The first land grant of 700 acres (283.3 ha) was made in 1815, to Captain James Birnie, who established Alpha Farm. 'Alpha' is the first letter in the Greek alphabet and the name was thought appropriate for the first farm in the area. In 1821 John Connell Junior was also granted land here and used it for timber getting. His father purchased Alpha Farm from Birnie and by 1842 the Connell family's estate was over one thousand acres (4 km²) in size. In 1860, Alpha Farm was sold to Thomas Holt (1811–88), who owned most of the land that stretched from Sutherland to Cronulla. The area was known as Birniemere for a time and Holtmere was once a locality.
Before the 1920s, Kurnell was used by fishermen as schools of several varieties of fish inhabited the Botany Bay foreshore and the open sea. Fishermen built numerous huts and shacks which sheltered them for the weekend fishing. During the Great Depression, from the late 1920s, many severely affected low-income families took up residence there, in a shantytown.
On 16 December 2015 a supercell tracked along New South Wales coast producing a strong F2 tornado, high rainfall, hailstones and unusually strong winds. Kurnell was particularly hard hit at about 10:30 am with homes and businesses un-roofed, sewerage and electricity cut, two trucks tipped on their sides, and workers evacuated from Kurnell Refinery and the desalination plant, which was damaged. A "Wind gust of 213 km/h recorded in Kurnell at 10:33am," was "the fastest wind speed recorded in NSW history". Injuries to people were only minor. The damage to Kurnell was calculated to have cost insurers A$206 million. Elsewhere on the same day roof damage occurred at Westfield Bondi Junction and in South Nowra. Thousands of homes lost power in Bulli, Thirroul and Woonona north of Wollongong.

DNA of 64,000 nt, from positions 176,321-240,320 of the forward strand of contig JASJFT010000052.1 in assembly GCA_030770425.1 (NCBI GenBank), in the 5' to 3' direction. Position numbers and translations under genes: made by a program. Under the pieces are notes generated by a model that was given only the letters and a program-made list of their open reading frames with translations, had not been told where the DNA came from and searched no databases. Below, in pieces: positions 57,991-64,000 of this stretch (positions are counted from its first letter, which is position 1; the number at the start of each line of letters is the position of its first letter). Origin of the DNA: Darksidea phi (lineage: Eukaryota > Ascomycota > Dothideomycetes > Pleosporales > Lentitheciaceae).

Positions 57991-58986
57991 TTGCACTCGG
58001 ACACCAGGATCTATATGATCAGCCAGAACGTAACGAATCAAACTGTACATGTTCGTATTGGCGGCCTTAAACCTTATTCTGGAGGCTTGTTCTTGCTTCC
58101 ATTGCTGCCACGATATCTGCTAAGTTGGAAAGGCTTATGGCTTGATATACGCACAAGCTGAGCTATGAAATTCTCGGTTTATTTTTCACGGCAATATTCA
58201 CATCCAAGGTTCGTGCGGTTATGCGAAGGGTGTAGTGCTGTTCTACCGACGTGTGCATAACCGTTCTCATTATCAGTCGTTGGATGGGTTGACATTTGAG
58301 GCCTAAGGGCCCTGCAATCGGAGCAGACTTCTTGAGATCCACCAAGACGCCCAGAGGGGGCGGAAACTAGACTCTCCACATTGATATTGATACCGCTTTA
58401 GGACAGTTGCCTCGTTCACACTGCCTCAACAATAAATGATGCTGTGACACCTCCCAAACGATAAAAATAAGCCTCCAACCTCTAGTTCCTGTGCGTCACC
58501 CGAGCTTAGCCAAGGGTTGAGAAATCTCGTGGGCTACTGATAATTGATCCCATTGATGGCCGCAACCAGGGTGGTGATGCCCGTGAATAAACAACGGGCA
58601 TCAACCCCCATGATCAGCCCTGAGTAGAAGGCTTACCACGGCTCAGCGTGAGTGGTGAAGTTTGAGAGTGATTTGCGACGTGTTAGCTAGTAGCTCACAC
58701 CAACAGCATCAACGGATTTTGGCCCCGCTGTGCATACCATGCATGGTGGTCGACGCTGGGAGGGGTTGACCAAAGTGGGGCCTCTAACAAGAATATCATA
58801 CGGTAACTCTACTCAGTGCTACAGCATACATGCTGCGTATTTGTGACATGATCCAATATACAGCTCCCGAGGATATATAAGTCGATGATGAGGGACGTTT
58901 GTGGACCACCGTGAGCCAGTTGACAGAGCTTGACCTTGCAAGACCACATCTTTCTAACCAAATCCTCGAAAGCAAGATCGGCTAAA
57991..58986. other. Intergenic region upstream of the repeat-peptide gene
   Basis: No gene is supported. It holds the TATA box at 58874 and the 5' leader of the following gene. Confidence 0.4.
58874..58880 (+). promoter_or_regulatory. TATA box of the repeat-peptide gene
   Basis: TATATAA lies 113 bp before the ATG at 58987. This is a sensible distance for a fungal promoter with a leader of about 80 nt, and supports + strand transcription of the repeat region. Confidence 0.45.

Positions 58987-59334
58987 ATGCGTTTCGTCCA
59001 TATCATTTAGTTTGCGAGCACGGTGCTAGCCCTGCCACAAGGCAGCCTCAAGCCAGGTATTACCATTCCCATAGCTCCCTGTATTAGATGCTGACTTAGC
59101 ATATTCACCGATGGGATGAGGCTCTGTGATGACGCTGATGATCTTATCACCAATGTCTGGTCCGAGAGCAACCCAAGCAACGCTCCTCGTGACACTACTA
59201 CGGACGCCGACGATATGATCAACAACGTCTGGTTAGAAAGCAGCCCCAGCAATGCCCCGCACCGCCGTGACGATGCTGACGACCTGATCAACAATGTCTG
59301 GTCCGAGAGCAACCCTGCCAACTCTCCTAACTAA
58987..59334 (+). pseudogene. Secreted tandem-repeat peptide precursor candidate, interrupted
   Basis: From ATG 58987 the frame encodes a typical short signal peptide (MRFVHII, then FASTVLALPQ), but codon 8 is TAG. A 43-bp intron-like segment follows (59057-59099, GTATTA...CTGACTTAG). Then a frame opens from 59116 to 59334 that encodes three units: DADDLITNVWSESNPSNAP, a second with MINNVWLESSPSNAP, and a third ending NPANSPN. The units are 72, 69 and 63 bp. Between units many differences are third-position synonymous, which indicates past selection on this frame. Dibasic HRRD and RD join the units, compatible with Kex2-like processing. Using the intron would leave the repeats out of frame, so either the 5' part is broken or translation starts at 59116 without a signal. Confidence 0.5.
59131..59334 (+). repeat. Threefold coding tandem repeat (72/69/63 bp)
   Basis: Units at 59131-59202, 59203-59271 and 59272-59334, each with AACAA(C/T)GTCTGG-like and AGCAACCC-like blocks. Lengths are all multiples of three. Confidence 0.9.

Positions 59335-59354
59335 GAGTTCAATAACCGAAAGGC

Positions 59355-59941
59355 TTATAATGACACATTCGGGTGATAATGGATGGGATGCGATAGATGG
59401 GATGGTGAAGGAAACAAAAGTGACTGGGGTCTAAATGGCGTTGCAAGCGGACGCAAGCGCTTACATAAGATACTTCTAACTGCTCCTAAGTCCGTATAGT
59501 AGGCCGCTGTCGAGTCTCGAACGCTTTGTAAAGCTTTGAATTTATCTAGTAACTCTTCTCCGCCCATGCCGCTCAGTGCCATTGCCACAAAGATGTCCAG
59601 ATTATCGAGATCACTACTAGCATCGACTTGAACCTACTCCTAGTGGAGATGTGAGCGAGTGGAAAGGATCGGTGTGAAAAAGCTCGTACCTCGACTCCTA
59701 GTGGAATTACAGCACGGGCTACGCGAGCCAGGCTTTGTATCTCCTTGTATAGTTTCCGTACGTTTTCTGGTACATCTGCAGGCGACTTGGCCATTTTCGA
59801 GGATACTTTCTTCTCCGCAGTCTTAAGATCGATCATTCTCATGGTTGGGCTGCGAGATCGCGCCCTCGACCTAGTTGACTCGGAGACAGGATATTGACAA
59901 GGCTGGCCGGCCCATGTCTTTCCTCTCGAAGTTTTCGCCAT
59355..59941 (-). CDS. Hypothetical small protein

It is possibly a corruption of a Dharug term "cunthal", "kundle" or "koondool", perhaps meaning "place of or where the wild carrot grows". Alternatively it is an Aboriginal corruption of the surname of John Connell, who was granted land in the area in 1821.
Kurnell has a number of heritage-listed sites, including:
In the 2016 Census, there were 2,267 people in Kurnell. 83.1% of people were born in Australia and 90.6% of people only spoke English at home. The most common responses for religion were No Religion 27.5%, Anglican 27.3% and Catholic 26.9%.
Places of interest